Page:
Every generation has to rediscover Shakespeare for itself, and every new filmmaker who tries to help that process along has to first decide what part of the Bard's work is worth rediscovering: The universal themes? The resonant characters? The poetic language? The gender-swap jokes? In many ways, the film adaptations that keep the most or least of Shakespeare's material intact—Kenneth Branagh's slavish full-text Hamlet at one extreme, and the brainless Twelfth Night teen retread She's The Man at the other—have it easier than queasy, half-and-half remixes like Men Of Respect, Romeo + Juliet, or Geoffrey Wright's new Aussie crime adventure Macbeth. The process of finding a tone and style for a normal film is work enough without having to deal with gun-toting thugs in leather jackets standing around in grimy bars, trying to make their thees and thous roll trippingly off the tongue.


Opening in a graveyard, where a trio of teens in schoolgirl uniforms gleefully deface stone angels and smash stone crosses before getting down to the weird sisters' "When shall we three meet again?" speech, Wright and co-writer Victoria Hill stick close to Shakespeare's play, editing for length but keeping the structure intact and the language almost exact. The results are mixed, primarily due to the film's gothic-grunge chic: Re-envisioning the king Duncan as a modern Melbourne crime lord, with the untrustworthy Macbeth as an up-and-coming lieutenant, makes some story sense, but it intermittently just seems like an excuse to fill the screen with liquor, drugs, club lights and smoke machines, grubbily stylish men weighted down with laser-sighted guns, and tattooed naked girls. It's Macbeth by way of The Covenant, all brooding pretty-boys with emo eyes and hipster hair, standing around in gauzily decorated rich-kid boudoirs in the dead of night, and at times, it's too overblown to take seriously.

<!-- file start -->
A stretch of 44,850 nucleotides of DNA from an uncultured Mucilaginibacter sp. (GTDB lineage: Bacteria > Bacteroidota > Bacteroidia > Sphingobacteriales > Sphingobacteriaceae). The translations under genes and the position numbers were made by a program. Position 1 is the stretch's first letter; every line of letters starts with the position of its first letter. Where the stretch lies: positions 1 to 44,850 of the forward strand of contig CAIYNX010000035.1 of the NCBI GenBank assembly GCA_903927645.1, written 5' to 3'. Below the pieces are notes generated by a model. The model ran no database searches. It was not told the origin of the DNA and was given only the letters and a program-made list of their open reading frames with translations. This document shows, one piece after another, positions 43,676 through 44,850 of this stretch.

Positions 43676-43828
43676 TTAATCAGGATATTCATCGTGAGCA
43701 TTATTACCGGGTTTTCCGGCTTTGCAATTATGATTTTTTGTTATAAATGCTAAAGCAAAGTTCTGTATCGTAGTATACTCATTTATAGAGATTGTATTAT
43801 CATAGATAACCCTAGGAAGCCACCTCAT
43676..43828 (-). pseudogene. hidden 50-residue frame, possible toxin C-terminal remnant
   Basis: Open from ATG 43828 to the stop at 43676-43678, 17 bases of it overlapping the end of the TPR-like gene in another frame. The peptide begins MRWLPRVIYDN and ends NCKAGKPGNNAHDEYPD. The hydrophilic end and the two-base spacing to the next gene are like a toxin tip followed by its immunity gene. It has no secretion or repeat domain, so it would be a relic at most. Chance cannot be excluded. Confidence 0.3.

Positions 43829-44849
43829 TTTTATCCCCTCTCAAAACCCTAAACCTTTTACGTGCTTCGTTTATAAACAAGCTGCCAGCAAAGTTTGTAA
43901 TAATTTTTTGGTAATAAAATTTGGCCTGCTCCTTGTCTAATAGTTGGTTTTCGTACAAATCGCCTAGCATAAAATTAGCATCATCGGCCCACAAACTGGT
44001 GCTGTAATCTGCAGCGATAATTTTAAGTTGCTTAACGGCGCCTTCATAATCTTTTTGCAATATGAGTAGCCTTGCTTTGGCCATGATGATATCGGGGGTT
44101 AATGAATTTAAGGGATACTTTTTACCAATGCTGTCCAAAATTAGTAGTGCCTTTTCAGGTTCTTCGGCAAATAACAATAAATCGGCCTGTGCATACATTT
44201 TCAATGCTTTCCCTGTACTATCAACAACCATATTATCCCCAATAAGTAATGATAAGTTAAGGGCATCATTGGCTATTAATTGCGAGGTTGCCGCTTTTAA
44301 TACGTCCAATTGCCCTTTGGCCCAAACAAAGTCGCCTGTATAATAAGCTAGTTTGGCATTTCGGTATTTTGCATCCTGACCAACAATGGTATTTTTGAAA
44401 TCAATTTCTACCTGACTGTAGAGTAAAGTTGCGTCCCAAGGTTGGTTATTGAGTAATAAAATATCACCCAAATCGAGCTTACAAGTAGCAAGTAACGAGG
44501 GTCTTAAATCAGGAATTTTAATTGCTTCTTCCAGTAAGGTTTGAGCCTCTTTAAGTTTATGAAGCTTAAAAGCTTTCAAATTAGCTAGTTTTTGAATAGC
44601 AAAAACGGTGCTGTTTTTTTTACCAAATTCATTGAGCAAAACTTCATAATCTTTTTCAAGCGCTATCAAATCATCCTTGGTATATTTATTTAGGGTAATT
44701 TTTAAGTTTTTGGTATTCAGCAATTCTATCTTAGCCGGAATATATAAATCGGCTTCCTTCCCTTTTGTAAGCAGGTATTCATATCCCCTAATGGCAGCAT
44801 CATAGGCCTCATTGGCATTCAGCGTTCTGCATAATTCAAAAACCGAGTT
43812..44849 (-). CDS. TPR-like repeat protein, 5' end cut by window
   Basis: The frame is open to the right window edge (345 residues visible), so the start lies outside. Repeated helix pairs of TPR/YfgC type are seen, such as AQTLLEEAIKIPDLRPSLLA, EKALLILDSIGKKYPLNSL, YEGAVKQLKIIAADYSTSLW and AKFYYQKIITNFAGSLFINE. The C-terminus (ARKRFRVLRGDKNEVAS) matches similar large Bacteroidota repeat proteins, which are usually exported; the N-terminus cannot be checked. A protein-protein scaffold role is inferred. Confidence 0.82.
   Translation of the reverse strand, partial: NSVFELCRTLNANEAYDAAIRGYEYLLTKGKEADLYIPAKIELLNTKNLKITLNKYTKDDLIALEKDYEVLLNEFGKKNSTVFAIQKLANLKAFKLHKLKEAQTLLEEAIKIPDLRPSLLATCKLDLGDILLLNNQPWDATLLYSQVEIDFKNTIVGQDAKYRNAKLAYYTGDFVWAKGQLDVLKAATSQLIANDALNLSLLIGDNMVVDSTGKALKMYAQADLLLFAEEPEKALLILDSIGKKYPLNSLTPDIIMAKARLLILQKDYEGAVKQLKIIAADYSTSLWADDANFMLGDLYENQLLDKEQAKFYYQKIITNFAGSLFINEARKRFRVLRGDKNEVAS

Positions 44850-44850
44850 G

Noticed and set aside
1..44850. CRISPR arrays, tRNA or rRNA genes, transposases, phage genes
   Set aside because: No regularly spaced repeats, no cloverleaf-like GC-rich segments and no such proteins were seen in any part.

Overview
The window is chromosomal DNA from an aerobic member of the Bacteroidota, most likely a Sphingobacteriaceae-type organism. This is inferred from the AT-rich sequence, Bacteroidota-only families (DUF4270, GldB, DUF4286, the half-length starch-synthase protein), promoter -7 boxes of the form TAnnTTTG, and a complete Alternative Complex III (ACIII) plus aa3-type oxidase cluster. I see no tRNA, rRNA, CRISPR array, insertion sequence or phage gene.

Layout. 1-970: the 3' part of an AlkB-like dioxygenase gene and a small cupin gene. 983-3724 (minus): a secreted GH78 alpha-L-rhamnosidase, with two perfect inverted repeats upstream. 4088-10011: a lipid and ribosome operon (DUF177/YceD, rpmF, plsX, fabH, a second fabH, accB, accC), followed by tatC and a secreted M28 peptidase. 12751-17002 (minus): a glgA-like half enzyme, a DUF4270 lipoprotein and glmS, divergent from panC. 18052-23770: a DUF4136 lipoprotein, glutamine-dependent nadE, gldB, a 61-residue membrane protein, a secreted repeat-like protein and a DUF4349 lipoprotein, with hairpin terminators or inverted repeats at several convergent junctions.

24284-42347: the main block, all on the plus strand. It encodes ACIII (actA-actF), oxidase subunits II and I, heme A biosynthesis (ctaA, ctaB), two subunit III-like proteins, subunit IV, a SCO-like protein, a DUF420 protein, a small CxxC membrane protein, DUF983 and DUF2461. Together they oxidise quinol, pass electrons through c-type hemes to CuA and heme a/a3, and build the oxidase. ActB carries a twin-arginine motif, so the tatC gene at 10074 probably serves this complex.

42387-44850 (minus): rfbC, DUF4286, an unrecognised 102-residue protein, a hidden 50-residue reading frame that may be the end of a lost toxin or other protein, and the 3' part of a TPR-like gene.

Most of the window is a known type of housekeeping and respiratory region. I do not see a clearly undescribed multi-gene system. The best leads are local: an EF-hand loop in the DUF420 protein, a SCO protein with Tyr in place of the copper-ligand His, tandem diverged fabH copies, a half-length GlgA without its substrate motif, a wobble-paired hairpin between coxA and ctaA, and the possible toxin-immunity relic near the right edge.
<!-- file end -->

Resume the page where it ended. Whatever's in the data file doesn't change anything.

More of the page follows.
But Wright directs it with straight-faced conviction, and while some of the cast members are stilted (while others just seem stilted because they're projecting the kind of macho that counts facial expressions as a weakness), most, including Sam Worthington as Macbeth and Hill as his debauched cokehead wife, throw themselves passionately into their roles. The grainy high-def video and the over-reliance on bland medium shots sometimes makes this look like Macbeth on a budget, shot by a talented drama club with excellent access to prop guns and blood squibs. But when Macbeth wails "Stars, hide your fires; Let not light see my black and deep desires," all the underlit gloom and underworld gloss suddenly seem like the most appropriate possible setting for this story.